Adventures in Potty Training!

Beginning the toilet training process can seem daunting but if done at the right time in a gentle and collaborative way the process can be less challenging then one may think. Here are some guidleines and suggestions for successfully supporting your child with using the toilet indpendently.

Sensitive Period for Toilet Learning:

15 – 30 months: The child will show interest and typically signs of physical and emotional readiness, participate willingly, and transition naturally to using the toilet successfully.

 After the Sensitive Period has passed, toilet learning is more challenging for the child.


As your child approaches age three, you may be bombarded with advice and expectations about toileting from everyone around you- family, friends, neighbors, and others. However, toilet learning can become a long and frustrating process if you try to start before your child is ready. One of the most crucial aspects of success is timing, so it is essential to understand the physical and emotional signs that your child is ready to begin. Preparing yourself, the rest of the family, and the child’s environment will also help to ensure a successful transition.

Preparing the Environment: Physical

  • Make the bathroom the area where you change diapers and offer the child to sit on the potty.
  • Dispose of solid waste in the toilet and flush, helping the child make a strong connection between elimination, the toilet, and the flushing sound.
  • Potty Training books for kids to look at and hear.
  • Floor potty or cushy potty seat (to alleviate the fear of “falling in.”)
  • Training pants, lots……….no diapers or pull-ups that may confuse. The feeling of getting “wet” is a natural consequence and will help the child toilet learn more successfully.
  • Clothing that the child can easily “pull down” and “pull up” themselves (sweatpants, leggings, no zippers, buttons, buckles, etc.).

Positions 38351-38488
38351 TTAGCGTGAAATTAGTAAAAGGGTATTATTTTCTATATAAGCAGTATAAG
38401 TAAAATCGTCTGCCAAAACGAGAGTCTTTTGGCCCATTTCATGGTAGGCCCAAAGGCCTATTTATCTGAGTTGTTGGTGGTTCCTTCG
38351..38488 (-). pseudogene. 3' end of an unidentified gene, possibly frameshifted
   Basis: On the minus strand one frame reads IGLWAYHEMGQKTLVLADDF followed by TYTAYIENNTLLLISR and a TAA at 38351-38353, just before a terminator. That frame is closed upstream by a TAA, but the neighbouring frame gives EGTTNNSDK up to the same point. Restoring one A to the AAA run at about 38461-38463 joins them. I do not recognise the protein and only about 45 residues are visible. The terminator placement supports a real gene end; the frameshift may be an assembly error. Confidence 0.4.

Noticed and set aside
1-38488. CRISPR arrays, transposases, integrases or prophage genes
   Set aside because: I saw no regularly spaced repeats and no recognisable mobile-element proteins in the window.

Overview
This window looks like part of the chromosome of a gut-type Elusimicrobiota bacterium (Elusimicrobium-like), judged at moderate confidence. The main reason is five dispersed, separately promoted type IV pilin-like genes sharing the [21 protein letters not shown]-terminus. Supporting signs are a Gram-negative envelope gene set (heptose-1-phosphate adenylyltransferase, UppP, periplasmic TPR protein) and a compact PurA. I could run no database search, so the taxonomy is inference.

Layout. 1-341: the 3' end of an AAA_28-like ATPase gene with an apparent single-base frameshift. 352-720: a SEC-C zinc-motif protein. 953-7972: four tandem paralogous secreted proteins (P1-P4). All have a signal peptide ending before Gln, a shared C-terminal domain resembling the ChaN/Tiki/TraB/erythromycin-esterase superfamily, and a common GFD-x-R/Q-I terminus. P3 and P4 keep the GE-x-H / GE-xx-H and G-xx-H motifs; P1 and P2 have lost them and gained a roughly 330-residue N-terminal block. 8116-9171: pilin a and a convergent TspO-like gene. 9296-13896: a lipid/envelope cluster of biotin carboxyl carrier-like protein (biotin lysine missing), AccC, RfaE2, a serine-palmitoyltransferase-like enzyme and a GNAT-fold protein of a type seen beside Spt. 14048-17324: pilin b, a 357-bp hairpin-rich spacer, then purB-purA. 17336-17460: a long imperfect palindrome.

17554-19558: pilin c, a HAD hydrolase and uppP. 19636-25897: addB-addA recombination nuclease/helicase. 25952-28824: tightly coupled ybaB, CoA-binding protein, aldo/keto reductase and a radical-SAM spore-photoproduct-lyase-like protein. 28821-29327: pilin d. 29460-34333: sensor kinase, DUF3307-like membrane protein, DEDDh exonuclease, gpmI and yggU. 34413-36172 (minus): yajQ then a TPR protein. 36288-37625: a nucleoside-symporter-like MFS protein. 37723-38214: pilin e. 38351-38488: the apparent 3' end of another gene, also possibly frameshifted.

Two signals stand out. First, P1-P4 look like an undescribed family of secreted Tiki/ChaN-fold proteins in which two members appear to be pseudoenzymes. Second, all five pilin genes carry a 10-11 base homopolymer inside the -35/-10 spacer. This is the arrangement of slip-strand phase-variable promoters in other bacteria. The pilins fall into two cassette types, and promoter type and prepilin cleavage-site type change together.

Preparing the Environment: Psychological

  • Engage in matter-of-fact conversations about the body, body parts, and elimination. Teach proper names, even though you and your child may prefer to use more familiar names daily.
  • Tell toileting stories about older siblings, cousins, or even parents (“Everyone older used to wear a diaper, but now they all wear underwear.” – this may be a revelation!)
  • Encourage by forecasting the future. (“When you start using the toilet, you won’t need diapers anymore, can wear soft underpants with paw patrol on them, won’t have to wait to be changed by an adult,” etc. )
  • It is important to try when there are no unforeseen changes to routine, such as travel, moving, a new baby, visitors, or illness.


-Has mastered basic motor skills, such as walking, undressing, and talking.

-Has bowel movements around the same time each day.

– They are aware they have urinated or had a bowel movement.

– Has control of bladder and bowel muscles: indications of this are if the child has a dry diaper after napping and a dry diaper after 2 hours.



  • Tells you that they need a diaper change.
  • Is interested in others using the toilet.
  • Is receptive to trying to sit on a potty chair or toilet.
  • Talks about wearing “big boy/big girl underpants.”

Consistency is key. Once you have determined that your child is ready to begin toilet learning, consistency is crucial for their success.

            Having underwear on one day and a diaper the next is confusing and can set back the toilet learning process. Use towels, plastic bags, and double training pants to secure leaks, messes, etc. It is common and normal for accidents to occur. When a child does soil themselves, be very calm and matter-of-fact with your responses.

“Oh, you are wet; let’s go to the bathroom to change and get dry.”

“It is ok; you are still learning.”


“In our house, we always sit on the potty…

               …When we wake up.”

               ….After breakfast.”

               …before getting in the car.”

              ….when we get home from school.”

               …Before bath/bedtime.”


As a parent, you can get emotionally involved with this process. During this time, you must be supported by your spouse, partner, grandparents, aunts and uncles, teachers, etc. Prepare everyone around you for the experience and enlist other adults in the environment to support the process; stress and frustration on the adults’ part will impede the child’s success.

Leave a Reply

Your email address will not be published. Required fields are marked *